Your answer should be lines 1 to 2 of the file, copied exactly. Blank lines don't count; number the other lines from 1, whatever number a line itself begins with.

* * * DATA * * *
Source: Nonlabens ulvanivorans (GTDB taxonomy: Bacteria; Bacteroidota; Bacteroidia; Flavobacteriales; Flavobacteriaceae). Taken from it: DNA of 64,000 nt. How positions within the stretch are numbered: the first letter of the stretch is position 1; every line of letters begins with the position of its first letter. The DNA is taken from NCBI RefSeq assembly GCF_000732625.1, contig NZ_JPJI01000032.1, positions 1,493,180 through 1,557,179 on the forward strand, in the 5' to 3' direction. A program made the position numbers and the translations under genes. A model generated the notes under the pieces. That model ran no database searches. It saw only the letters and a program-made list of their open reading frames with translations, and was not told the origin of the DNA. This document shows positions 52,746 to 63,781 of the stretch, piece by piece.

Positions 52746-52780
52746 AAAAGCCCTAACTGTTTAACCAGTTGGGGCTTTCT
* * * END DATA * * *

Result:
Source: Nonlabens ulvanivorans (GTDB taxonomy: Bacteria; Bacteroidota; Bacteroidia; Flavobacteriales; Flavobacteriaceae). Taken from it: DNA of 64,000 nt. How positions within the stretch are numbered: the first letter of the stretch is position 1; every line of letters begins with the position of its first letter. The DNA is taken from NCBI RefSeq assembly GCF_000732625.1, contig NZ_JPJI01000032.1, positions 1,493,180 through 1,557,179 on the forward strand, in the 5' to 3' direction. A program made the position numbers and the translations under genes. A model generated the notes under the pieces. That model ran no database searches. It saw only the letters and a program-made list of their open reading frames with translations, and was not told the origin of the DNA. This document shows positions 52,746 to 63,781 of the stretch, piece by piece.

Positions 52746-52780